There's a very, very good chance we're going to get locked out in a little over six weeks. By us, I mean the fans as well as the players. And by locked out, I mean we won't be able to fully dive into the offseason roster moves because (a) the teams won't be allowed to make any moves and (b) the framework for how moves will be made won't exist. I've given some thought to what we'll do around here if the lockout does happen. More on that and the owners' latest proposal to follow.
This blog will live on even if a lockout is in place. We'll shift the focus from strictly Sixers to cover the negotiations on a daily basis. Ultimately, we'll tie everything back into the Sixers and how the latest developments would impact the Sixers, their salary structure, and their ability to build a winner going forward. That's the plan as of today, and here's a preview of what to expect:
Marc Stein has the update on the latest owners' proposal, which was quickly rejected by the players' union. Here are the bullets:
- A hard cap (meaning there's no luxury tax for going over, you simply cannot go over the salary tax) would be imposed in stages over a three-year period instead of happening immediately which they had proposed in early versions of their proposal.
- Player salary rollbacks of 15-25% would go into effect next season (this is probably the dealbreaker at this point)
- Each team would get a one-time amnesty provision which would allow them to cut one player from their payroll. They'd still have to pay the player, but his contract would no longer count against their cap.
- Teams would have a tool to use to keep their marquee players. It's sort of like a franchise tag, but not quite. Basically, teams would have the ability to offer one player a "star" contract. Which would be for more years and more money than anyone else can offer (apparently more money and more years than the Larry Bird exception in the current CBA). But they could only use this exception for one player at a time.
- Sign-and-trade transactions would no longer be allowed. This is tied directly to the previous bullet. Essentially, this CBA would provide a tremendous financial benefit for players to stay with their current teams, and it would make it impossible for those players to reap the financial benefits of that deal and move to another team. A few players who took advantage of the sign-and-trade to get extra money and go to the team of their choice over the past several years are LeBron James, Chris Bosh and Rashard Lewis. Under the new deal, players would have to leave a ton of money on the table to leave their current team, assuming the current team really wants to keep them.
So it's pretty easy to see where these rules could affect the Sixers. First, you have to assume that if they get the amnesty provision, Elton Brand will be the casualty. He was important to the team this past season, very important, but clearing his the 2 years/$35M off the books would be too much of a financial boon to pass up. If they were able to remove Brand's salary from the books, they'd be on the hook for about $46M for next season (assuming Thad and Hawes both sign their qualifying offers).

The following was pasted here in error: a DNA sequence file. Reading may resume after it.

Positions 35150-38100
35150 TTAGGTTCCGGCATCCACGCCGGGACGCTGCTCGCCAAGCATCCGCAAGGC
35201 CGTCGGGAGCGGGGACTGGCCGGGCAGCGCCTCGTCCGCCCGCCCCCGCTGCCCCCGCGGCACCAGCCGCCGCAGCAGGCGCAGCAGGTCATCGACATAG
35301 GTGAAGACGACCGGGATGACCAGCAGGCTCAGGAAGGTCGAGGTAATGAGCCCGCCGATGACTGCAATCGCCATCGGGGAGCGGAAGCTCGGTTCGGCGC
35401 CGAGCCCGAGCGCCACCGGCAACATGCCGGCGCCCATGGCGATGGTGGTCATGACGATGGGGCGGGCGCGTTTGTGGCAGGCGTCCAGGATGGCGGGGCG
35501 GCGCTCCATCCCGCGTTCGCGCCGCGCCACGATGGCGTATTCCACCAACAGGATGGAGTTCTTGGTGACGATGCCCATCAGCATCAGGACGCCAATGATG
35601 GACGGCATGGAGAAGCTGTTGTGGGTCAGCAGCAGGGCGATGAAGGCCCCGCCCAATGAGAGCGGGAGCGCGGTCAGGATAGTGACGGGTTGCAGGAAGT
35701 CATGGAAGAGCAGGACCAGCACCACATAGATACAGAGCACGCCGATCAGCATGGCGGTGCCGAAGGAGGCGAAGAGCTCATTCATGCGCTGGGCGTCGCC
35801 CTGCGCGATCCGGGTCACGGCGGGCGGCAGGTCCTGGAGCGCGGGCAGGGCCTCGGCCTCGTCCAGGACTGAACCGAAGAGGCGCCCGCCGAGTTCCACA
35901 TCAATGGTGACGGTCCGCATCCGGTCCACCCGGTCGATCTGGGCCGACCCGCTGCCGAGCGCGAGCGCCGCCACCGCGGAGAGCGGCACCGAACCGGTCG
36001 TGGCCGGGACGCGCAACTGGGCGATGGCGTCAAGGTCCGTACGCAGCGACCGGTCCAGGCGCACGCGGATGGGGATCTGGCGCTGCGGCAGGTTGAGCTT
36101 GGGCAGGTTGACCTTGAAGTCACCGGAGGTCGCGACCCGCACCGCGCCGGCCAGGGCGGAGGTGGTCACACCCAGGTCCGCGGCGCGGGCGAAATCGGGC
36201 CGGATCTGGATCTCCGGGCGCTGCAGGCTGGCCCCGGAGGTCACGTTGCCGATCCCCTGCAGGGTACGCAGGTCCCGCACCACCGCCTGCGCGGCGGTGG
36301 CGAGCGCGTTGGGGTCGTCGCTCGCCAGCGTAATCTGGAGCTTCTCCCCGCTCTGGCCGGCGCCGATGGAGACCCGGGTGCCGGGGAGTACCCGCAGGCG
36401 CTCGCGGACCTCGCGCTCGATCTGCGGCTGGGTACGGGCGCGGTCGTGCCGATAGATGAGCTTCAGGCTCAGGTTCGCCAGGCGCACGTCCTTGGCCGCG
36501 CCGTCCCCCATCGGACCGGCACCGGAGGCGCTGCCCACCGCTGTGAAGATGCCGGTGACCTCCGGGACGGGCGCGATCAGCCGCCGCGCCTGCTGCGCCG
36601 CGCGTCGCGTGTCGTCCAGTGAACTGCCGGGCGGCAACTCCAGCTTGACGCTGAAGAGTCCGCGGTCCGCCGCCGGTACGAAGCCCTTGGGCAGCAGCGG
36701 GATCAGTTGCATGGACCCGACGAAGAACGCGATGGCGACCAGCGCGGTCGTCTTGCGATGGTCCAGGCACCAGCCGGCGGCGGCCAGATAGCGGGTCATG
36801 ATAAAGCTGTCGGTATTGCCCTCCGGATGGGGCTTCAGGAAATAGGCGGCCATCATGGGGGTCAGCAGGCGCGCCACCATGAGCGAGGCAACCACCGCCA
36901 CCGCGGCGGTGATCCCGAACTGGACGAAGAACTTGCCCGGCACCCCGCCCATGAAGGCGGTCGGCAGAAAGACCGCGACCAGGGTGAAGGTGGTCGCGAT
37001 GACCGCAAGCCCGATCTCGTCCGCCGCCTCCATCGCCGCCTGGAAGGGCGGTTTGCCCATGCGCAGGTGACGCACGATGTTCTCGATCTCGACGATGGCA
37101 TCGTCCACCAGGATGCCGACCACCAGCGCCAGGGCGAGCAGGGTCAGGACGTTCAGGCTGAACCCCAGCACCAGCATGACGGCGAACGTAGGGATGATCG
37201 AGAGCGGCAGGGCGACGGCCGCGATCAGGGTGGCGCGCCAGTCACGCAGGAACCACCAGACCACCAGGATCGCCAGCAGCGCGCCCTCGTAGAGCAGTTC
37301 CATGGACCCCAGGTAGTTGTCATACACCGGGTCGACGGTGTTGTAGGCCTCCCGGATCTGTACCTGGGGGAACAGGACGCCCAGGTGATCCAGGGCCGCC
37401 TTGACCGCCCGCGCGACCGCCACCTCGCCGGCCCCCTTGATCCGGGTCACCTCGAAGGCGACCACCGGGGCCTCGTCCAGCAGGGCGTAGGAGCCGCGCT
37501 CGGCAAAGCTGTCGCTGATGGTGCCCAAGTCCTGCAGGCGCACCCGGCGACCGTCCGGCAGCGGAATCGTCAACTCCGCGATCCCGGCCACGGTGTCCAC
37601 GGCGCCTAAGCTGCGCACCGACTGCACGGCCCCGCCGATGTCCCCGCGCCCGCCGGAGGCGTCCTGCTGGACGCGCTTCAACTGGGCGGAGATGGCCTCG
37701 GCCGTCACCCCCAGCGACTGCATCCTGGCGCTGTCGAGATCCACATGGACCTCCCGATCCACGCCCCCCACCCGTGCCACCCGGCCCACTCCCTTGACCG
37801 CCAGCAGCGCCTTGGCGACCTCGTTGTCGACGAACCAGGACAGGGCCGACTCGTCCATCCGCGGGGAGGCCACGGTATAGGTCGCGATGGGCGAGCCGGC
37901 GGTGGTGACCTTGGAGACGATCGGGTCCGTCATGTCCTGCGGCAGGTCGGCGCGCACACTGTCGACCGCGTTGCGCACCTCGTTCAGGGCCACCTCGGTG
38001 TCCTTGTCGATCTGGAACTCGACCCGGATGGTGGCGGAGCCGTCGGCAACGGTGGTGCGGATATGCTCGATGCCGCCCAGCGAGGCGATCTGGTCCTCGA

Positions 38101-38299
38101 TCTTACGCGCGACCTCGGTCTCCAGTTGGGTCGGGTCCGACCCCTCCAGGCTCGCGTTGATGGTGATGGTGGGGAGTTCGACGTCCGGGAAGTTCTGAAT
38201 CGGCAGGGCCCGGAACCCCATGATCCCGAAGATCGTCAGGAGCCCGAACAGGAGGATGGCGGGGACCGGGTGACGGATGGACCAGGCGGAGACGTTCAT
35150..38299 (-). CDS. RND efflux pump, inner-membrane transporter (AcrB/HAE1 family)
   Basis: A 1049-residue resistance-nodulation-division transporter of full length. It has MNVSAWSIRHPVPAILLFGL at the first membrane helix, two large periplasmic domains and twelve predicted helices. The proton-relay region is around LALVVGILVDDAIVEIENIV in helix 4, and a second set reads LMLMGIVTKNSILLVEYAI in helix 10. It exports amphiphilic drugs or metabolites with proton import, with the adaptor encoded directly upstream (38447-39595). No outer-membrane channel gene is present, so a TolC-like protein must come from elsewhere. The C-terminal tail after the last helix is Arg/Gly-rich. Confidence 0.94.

What isn't clear is whether the players who were cut would then be able to re-sign with their team at a lower figure. Common sense says they wouldn't be able to. Things could get really messy if they were allowed to re-sign. Imagine if Melo was cut and re-signed for 5 years/$15M. The Knicks would wind up paying Melo over $20M/year, but he'd only count as $3M against their cap and they'd have a ton of flexibility to fill out their roster. I have to believe guys who are cut become unrestricted free agents who cannot re-sign with the team that cut them.
There's one more thing I think teams should be taking into account when they look at the proposal and the direction it's moving in. It's going to be very, very difficult to entice superstar players to leave in free agency in the near future. That means guys like Dwight Howard, Blake Griffin and Kevin Love may be stuck on their teams for the long haul. The time to strike may be prior to the NBA draft. If you think there's any chance Orlando is willing to move Dwight, you may want to put together a package they can't refuse right now.
Something like this.
Sixers send Iguodala, Turner, Brand, Nocioni and two number one picks to Orlando.
Orlando sends Dwight Howard, Gilbert Arenas and Hedo Turkoglu to Philadelphia.
Orlando would save about $32M over the next three years if they made the deal, they'd also clear almost all of their salary out after two years. If the writing is on the wall that Dwight wants out and/or that they can't win as currently constructed, maybe you can strike while the iron is hot. As for how much the Sixers would be giving up, well, if you wind up with Jrue and Dwight, I don't really care what has to go. That's your core. You cross your fingers that the amnesty provision happens and you can send Arenas packing. Then you really only had to take Hedo's contract back and you swallow that as the price of obtaining the best big man in basketball. Of course, Orlando is going to be privy to the same information as everyone else, and they probably won't be in much of a hurry to move Howard if they're going to hold a ton of leverage in negotiations when he becomes a free agent.